Editorial

Missionaries in Uniform

It's a good sign that the army has pledged to stop 'recommending' that non-Jewish soldiers take conversion courses. In this way the army will help preserve freedom of conscience

Soldiers who have undergone conversion courses in the IDF.
Daniel Bar-On / Gini

The army’s promise that it will stop forcing soldiers who aren’t recognized as Jewish under Jewish law to attend explanatory seminars for conversion courses and courses in strengthening Jewish identity is a step in the right direction, but it isn’t enough. The change in policy was announced this week at a High Court of Justice hearing on a petition filed by the Association for Civil Rights in Israel for Lt. Stanislav Yurovsky.

Under the army’s policy in existence for more than 10 years, soldiers who are immigrants or children of immigrants and registered as having no religion must attend seminars run by the organization Nativ. Refusing to attend a seminar is considered refusing to obey an order.

Only at the end of the seminar, after an interview in which the soldiers have been required to explain why they don’t want to convert, can they sign a form waiving participation in the conversion courses. Every year, a few thousand soldiers are thought to have been forced to attend such seminars.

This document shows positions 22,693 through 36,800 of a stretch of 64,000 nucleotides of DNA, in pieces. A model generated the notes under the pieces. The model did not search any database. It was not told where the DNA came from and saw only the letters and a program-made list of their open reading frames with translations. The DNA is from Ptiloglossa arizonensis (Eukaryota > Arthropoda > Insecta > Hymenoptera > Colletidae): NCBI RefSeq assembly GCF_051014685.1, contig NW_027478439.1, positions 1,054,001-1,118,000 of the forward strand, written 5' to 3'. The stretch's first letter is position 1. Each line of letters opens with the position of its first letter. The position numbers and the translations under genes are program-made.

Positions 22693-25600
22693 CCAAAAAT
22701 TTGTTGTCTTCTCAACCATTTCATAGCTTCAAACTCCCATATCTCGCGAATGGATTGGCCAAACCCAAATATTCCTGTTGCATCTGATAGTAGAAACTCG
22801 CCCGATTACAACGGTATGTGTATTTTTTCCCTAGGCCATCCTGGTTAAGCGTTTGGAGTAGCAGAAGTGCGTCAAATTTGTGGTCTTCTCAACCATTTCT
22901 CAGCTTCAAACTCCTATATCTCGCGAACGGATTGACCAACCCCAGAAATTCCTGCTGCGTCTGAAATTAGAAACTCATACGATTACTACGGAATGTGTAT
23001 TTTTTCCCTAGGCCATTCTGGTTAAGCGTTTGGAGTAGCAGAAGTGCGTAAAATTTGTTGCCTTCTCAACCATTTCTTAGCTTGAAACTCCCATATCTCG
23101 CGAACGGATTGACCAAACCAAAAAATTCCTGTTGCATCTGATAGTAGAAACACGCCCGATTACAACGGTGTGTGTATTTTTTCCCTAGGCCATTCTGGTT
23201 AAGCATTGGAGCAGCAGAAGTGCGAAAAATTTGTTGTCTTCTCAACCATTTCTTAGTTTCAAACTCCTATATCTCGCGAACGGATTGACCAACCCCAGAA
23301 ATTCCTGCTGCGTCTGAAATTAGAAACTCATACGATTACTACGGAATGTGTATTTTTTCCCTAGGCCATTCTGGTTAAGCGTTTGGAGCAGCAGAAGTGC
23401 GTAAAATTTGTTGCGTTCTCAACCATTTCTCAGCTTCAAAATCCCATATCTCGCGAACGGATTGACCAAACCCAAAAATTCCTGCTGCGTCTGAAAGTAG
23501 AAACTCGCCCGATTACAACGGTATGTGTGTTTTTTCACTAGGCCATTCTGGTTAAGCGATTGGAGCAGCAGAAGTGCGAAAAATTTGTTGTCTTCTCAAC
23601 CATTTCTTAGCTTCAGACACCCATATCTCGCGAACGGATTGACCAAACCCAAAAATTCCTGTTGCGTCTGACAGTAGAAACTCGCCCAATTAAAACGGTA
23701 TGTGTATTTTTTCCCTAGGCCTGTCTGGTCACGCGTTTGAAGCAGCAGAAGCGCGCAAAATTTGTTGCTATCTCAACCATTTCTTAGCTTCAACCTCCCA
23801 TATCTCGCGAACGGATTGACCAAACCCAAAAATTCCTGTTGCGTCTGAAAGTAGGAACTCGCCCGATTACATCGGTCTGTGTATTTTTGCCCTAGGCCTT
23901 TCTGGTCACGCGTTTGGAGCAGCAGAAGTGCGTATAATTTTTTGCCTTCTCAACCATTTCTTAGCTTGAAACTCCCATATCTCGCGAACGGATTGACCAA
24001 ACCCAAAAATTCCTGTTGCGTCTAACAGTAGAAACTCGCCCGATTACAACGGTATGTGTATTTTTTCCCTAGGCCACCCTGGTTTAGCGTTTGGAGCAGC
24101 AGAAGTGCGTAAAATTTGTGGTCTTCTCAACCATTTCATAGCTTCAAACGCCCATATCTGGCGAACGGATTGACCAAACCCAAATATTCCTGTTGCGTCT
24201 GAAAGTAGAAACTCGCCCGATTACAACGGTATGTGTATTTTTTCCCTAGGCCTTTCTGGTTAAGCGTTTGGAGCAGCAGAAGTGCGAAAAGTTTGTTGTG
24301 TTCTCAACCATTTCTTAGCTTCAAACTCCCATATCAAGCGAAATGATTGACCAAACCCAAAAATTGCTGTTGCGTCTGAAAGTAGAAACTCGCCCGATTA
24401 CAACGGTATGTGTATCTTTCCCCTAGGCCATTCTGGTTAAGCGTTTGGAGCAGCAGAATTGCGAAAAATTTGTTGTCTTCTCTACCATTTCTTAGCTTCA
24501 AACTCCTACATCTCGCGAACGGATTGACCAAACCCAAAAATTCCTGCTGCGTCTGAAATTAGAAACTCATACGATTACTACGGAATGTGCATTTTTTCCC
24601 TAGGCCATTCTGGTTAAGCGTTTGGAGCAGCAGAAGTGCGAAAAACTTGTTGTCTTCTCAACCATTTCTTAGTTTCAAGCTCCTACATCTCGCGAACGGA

This intervention by the army in soldiers’ beliefs shouldn’t be treated lightly. This is an organized, systematic campaign that begins when the soldier enters the army and continues throughout his military service.

Lt. Yurovsky said his commanders would tell him every few weeks that he had to attend the explanatory seminar, and their main argument in favor of conversion was that “Jews have it better here.” Other soldiers said the invitation to the seminar proved to be an opening for comments about how they weren’t Jewish enough.

The fact that soldiers “aren’t forced” to take the course is nothing but sanctimonious hypocrisy. It’s hard to ignore a “recommendation” by people in authority, especially in a hierarchical organization like the army.

At first, senior officers rejected all arguments against the effort to persuade soldiers to convert and didn’t see anything wrong with the army’s intervention in religious matters. This position changed only due to the High Court petition and the justices’ criticism of the army’s approach during the hearings. Now we must hope this awakening will trickle down and influence other issues as well, like the rabbis’ excessive involvement in drafting ultra-Orthodox young men, the army’s mixed-gender service order and the application of elements of the religious-Zionist worldview to all soldiers.

The army has no right to intervene in matters of belief, which are the basis of freedom of religion and freedom of conscience. It’s not its job to persuade soldiers to convert. The requisite next step is to forbid any involvement with conversion in the Israel Defense Forces.

The above article is Haaretz’s lead editorial, as published in the Hebrew and English newspapers in Israel.